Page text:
Robert Mugabe

WHO Revokes Mugabe’s Goodwill Ambassador appointment

The World Health Organization (WHO) has reacted swiftly to international outrage over its appointment of Zimbabwean President Robert Mugabe as a goodwill ambassador, rescinding the post less than one week after it was announced.

Tedros Adhanom Ghebreyesus, the first African director general of the Geneva-based WHO, announced the 93-year-old leader’s appointment on October 18. The WHO leader faced criticism in the wake of the decision from the international community and public figures in Zimbabwe, where Mugabe has been in power for 37 years and the public health system is rife with problems.

I have decided to rescind the appointment,

Ghebreyesus said in a statement on saturday, saying he had reflected on his decision.

I have listened carefully to all who have expressed their concerns, and heard the different issues that they have raised,

Ghebreyesus said.

Zimbabwean President, Robert Mugabe.

I have also consulted with the government of Zimbabwe and we have concluded that this decision is in the best interests of the World Health Organization, he said.

Just five days earlier, Ghebreyesus had said he was honored to appoint Mugabe as ambassador. He also claimed the Zimbabwean leader  whose decades-long rule has been characterized by authoritarianism and corruption  would focus on the issue of noncommunicable diseases in Africa.

Speaking at a conference in Uruguay, Ghebreyesus expressed hope that Mugabe would influence his peers in his region to prioritize [non-communicable diseases], including heart attacks, cancer and diabetes.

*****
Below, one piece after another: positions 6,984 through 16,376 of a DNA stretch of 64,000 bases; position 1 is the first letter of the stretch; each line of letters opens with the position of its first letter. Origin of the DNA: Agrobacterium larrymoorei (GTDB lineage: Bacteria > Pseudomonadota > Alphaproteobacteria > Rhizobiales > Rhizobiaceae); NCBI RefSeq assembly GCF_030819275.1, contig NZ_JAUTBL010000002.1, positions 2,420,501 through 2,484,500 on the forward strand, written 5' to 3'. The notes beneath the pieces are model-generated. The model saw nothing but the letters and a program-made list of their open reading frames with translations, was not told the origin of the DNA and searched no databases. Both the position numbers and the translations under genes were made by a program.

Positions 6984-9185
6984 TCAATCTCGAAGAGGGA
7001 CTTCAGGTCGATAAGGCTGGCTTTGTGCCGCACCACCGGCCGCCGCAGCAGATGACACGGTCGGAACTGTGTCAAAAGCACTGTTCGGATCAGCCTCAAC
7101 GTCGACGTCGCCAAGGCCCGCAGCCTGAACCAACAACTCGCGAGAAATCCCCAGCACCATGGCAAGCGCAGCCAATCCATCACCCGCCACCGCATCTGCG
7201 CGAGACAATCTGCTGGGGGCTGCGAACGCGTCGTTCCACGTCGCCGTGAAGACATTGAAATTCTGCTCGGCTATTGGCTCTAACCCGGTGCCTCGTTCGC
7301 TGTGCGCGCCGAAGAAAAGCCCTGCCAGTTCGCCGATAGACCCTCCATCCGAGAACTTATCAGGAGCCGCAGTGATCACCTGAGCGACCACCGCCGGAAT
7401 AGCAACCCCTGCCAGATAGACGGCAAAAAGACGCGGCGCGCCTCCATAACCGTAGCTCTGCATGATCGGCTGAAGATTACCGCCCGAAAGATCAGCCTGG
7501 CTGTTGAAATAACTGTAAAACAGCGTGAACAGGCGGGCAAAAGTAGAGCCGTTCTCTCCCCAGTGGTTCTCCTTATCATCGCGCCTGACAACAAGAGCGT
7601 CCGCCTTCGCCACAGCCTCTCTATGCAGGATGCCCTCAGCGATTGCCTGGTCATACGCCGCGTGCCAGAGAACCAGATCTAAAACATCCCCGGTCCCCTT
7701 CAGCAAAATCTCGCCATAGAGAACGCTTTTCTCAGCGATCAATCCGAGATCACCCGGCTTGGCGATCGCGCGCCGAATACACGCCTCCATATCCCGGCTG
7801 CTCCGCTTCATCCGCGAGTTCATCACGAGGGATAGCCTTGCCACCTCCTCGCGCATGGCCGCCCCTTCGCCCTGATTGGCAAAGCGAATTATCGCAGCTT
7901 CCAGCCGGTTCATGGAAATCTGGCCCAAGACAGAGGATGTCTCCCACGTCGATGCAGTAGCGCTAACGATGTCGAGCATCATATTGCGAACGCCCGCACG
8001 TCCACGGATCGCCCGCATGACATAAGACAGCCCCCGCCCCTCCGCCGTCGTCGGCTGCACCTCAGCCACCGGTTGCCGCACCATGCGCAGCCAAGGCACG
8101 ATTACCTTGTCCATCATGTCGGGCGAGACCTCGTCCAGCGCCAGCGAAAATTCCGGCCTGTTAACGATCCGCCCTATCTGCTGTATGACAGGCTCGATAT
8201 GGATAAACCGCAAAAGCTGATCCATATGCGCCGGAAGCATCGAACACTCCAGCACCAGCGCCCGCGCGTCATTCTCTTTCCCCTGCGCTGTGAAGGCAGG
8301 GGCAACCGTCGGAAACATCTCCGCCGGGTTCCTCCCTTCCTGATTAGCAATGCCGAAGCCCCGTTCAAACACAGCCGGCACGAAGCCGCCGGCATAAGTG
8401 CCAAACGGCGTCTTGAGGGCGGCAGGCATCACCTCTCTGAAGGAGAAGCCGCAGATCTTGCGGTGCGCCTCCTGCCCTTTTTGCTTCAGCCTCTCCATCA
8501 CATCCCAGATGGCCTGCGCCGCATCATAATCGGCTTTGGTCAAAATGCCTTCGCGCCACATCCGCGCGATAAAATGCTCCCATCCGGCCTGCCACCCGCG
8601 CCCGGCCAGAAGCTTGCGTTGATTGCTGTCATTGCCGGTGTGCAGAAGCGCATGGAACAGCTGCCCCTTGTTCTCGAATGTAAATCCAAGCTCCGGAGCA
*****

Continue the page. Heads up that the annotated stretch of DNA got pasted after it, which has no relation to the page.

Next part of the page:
The global condemnation of this choice was swift and staggering. The State Department said Mugabe’s appointment ‘clearly contradicts the United Nations’ ideals of respect for human rights and human dignity’.

Canadian Prime Minister Justin Trudeau compared the choice to ‘a bad April Fool’s joke’. 

Ireland’s health minister, Simon Harris, called the nomination offensive and bizarre’. And Richard Horton, editor-in-chief of The Lancet, said WHO was ‘endorsing a repressive dictator’. 

More than two-dozen health organizations, including the World Heart Federation and NCD Alliance, said in a joint statement that they were ‘shocked’ by the appointment.

‘While we recognize that President Mugabe was the only African Head of State to accept the invitation to attend the WHO Global Conference and has made commitments to prioritize NCDs in his country, nevertheless [we] are shocked and deeply concerned to hear of this appointment, given President Mugabe’s long track record of human rights violations and undermining the dignity of human beings,’ the statement read.

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